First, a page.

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David Kissi v. Emc Mortgage Corporation

UNITED STATES DISTRICT COURT FOR THE DISTRICT OF COLUMBIA


August 17, 2012

DAVID KISSI, PLAINTIFF,
v.
EMC MORTGAGE CORPORATION, ET AL., DEFENDANTS.

The opinion of the court was delivered by: Reggie B. Walton United States District Judge

MEMORANDUM OPINION AND ORDER

This Court found that the doctrines of res judicata (claim preclusion) and collateral estoppel (issue preclusion) applied to this case and dismissed all of the plaintiff's claims. See Kissi v. EMC Mortgage Corp., 627 F. Supp. 2d 27, 33-34 (D.D.C. 2009). The plaintiff appealed the decision to the District of Columbia Circuit. While the appeal was pending, the Maryland Court of Special Appeals vacated in part the judgment of the Circuit Court for Prince George's County, Maryland ("P.G. Circuit Court" or "Circuit Court"), on which this Court's dismissal was based. The District of Columbia Circuit remanded the case with instruction that this Court, "in light of the Maryland Court of Special Appeals' decision in Kissi v. EMC Mortgage Corp. of Texas (Md. Ct. Spec. App. No. 499, Aug. 13, 2009), . . . consider anew whether the claims in [the plaintiff's] complaint are precluded . . ., and if so, to what extent." Kissi v. EMC Mortgage Corp., 402 F. App'x 532 (D.C. Cir. 2010) (per curiam).

Pursuant to the Court's September 27, 2011 Order, the parties have had an opportunity to address whether the plaintiff's claims remain precluded by res judicata and collateral estoppel, and the Court now considers those questions.

I. BACKGROUND

A. Foreclosure Case No. CAE-05-15718

Edith Truvillon ("Truvillon") obtained a mortgage in the amount of $210,000 from Wells Fargo Bank, N.A., for real property located at 4303 Ammendale Road, Beltsville, Maryland ("Ammendale Road property"), and on August 16, 2004, she executed an Adjustable Rate Note. See Memorandum in Support of EMC Mortgage Corporation and David Panzer's Joint Motion to Dismiss [Dkt. #3], Ex. 1 (Declaration of David S. Panzer), Ex. A ("Record Extract") at E 113-116 (Deed of Trust Note).*fn1 On that same date, Truvillon and the plaintiff ("Kissi") executed a Deed of Trust, see Record Extract at E 25-43 (Deed of Trust dated August 16, 2004), securing the Note. The Deed of Trustallowed for the substitution of trustees, Record Extract at E 41 ¶ 24, and required, in the event of foreclosure, that Kissi and Truvillon compensate the trustees for litigation expenses, id. at E 37 ¶ 14. Wells Fargo apparently assigned the Deed of Trust and Note to EMC Mortgage Corporation ("EMC"), and defendant Joseph V. Buonassissi ("Buonassissi") was appointed one of five substitute trustees, id. at E 56 (Deed of Appointment of Substitute Trustees dated July 20, 2005).*fn2

Truvillion defaulted on her payments, and on July 26, 2005, she entered into a Foreclosure Forbearance Agreement with EMC, id. at E 261-66 (EMC's Opposition to Counter-Plaintiffs' Motion for New Trial, Ex. 4 (Foreclosure Forbearance Agreement)), pursuant to which, she was required to pay the lender's attorney's fees and costs in the event of foreclosure. See id. at E 264-65. Again Truvillon defaulted, and as of July 20, 2005, she owed a total of $226,320.00 on the Note. See id. at E 89 (Statement Under Oath as to Mortgage Debt and Military Affidavit) ¶¶ 5-6. The substitute trustees, represented by the law firm Buonassissi, Henning & Lash, P.C., initiated foreclosure proceedings ("foreclosure case") in the P.G. Circuit Court. See id. at E 23-90 (Order to Docket dated July 27, 2005, with attachments). Defendant David Panzer ("Panzer") represented EMC both in foreclosure case in the P.G. Circuit Court and on appeal ("foreclosure appeal") of the P.G. Circuit Court's decision to the Maryland Court of Special Appeals.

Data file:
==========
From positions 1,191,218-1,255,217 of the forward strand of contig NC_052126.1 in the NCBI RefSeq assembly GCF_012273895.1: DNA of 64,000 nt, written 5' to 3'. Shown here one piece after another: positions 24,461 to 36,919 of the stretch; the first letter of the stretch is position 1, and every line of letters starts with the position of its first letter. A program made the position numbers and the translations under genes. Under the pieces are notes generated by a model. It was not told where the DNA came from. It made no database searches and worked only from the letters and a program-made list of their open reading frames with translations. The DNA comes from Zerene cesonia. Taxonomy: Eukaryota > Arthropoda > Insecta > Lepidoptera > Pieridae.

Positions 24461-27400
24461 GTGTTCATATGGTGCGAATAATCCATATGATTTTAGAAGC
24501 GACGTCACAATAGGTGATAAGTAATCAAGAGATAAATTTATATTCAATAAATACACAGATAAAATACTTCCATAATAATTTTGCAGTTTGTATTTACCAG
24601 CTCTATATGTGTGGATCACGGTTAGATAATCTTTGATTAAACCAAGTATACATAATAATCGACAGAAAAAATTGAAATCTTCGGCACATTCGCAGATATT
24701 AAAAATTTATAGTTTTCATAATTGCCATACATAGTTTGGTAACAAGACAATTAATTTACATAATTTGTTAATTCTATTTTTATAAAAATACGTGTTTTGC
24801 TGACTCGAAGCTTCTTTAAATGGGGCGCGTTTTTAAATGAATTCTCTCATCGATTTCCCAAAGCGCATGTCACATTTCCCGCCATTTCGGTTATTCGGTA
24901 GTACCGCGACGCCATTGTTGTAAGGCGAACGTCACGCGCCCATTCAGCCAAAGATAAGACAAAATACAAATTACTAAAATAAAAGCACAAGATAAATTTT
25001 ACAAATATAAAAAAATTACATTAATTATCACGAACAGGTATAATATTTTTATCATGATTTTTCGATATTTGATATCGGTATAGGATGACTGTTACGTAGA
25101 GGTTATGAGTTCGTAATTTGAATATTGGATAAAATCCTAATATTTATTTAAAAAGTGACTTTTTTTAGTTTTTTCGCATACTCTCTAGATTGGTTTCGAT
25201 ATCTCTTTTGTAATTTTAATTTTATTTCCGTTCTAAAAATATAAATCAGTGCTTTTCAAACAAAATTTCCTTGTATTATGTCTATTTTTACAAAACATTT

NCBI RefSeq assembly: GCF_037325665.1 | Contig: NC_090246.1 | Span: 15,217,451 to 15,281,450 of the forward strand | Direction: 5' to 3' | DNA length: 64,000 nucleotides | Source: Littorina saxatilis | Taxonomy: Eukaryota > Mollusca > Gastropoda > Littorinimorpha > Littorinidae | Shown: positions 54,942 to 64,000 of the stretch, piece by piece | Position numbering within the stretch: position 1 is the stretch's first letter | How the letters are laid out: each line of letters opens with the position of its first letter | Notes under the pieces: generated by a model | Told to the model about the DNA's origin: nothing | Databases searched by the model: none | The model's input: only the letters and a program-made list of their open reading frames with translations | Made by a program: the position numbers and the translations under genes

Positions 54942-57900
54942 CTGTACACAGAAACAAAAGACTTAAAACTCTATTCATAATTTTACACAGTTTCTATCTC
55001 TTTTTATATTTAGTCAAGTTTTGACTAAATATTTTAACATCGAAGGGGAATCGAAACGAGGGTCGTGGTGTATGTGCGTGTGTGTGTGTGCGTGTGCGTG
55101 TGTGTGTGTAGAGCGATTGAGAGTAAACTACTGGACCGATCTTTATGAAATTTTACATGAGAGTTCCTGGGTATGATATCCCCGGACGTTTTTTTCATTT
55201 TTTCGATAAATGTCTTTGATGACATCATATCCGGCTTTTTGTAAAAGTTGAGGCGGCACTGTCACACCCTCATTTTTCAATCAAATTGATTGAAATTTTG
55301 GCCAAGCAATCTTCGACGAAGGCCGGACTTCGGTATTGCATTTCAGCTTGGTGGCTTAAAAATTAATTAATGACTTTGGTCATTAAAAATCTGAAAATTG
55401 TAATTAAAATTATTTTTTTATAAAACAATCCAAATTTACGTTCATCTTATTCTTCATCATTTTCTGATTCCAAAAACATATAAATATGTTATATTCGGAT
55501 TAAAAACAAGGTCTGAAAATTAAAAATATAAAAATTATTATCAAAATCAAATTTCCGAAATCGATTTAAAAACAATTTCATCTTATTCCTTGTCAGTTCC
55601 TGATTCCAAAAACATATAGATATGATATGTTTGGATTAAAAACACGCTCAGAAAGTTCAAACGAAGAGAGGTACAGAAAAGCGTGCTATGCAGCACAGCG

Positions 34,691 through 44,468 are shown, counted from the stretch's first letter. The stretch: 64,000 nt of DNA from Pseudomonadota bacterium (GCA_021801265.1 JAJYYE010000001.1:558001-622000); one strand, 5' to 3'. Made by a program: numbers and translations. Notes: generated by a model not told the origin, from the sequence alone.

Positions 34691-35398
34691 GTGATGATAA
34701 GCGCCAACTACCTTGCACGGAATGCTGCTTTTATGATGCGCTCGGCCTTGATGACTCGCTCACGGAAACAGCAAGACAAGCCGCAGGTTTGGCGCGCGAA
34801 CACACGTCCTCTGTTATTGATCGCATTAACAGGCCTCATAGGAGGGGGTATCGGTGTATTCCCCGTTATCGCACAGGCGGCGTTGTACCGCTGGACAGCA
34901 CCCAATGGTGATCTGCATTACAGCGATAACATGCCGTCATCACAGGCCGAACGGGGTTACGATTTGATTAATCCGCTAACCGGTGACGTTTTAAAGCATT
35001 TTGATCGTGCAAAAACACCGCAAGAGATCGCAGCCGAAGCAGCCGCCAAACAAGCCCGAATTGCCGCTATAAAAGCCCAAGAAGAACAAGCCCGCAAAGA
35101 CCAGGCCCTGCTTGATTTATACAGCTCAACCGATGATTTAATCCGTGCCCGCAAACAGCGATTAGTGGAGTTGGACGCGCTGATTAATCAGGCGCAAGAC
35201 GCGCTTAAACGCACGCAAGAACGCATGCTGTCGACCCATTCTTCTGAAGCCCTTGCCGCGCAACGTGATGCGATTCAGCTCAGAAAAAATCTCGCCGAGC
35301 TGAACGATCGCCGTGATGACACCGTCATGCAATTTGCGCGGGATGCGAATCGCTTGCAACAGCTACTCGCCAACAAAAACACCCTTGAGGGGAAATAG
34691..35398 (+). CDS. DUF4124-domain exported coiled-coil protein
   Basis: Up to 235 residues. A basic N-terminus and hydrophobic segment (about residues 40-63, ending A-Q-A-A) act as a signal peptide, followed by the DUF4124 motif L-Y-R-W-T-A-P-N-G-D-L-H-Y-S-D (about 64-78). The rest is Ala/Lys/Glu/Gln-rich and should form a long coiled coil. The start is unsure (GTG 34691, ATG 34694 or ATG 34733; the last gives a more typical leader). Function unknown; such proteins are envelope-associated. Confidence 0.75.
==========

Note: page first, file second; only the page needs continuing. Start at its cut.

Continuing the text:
On March 24, 2006, the day of the foreclosure sale, Kissi and Truvillon filed in the P.G. Circuit Court a document titled "Objections to the Foreclosure Sale on 3/24/06 of 4303 Ammendale Rd., Beltsville, MD 20705 Combined With A Tort Complaint Seeking $100 Million for Fraud and Misrepresentation Against Joseph V. Buonassissi, II Personally and Against EMC Mortgage of Texas Re: Mortgage Loan # 0003236643." Id. at E 91-92. Buonassissi and EMC allegedly "owed [Kissi and Truvillon] a duty . . . to have provided [them] with each monthly mortgage and principal and interest payment going back to the first payment . . . made in 1999," id. at E 91,and proceeded to foreclosure without providing them adequate notice of the foreclosure sale, id. at E 92. Accusing Buonassissi and EMC of "negligent misrepresentation and fraud . . . for attempting to steal [their] property . . . through an illegal foreclosure sale," id. at E 91, Kissi and Truvillon "in a counterclaim" demanded "a $100 million judgment" against both defendants "not only for . . . bad faith, . . . but also for their misrepresentation and fraud and for the unjustified emotional distress that they have intentionally brought upon [Kissi and Truvillon] in pursuit of unjust enrichment." Id. at E 92. Lastly, Kissi and Truvillon expressly sought a ruling to "make the foreclosure sale defective and the sale . . . cancelled." Id. The foreclosure sale took place as scheduled, and the P.G. Circuit Court deemed Kissi's and Truvillon's objections moot. Id. at E 94 (Memorandum of Court dated March 28, 2006). However, insofar as the March 24, 2006 filing "appear[ed] to contain therein allegations of fraud and 'negligent misrepresentation,' and . . . request[ed] a jury trial," id., the P.G. Circuit Court treated it as an unserved countercomplaint to which Buonassissi and EMC were directed to respond.*fn3 See generally id. at E 94-95.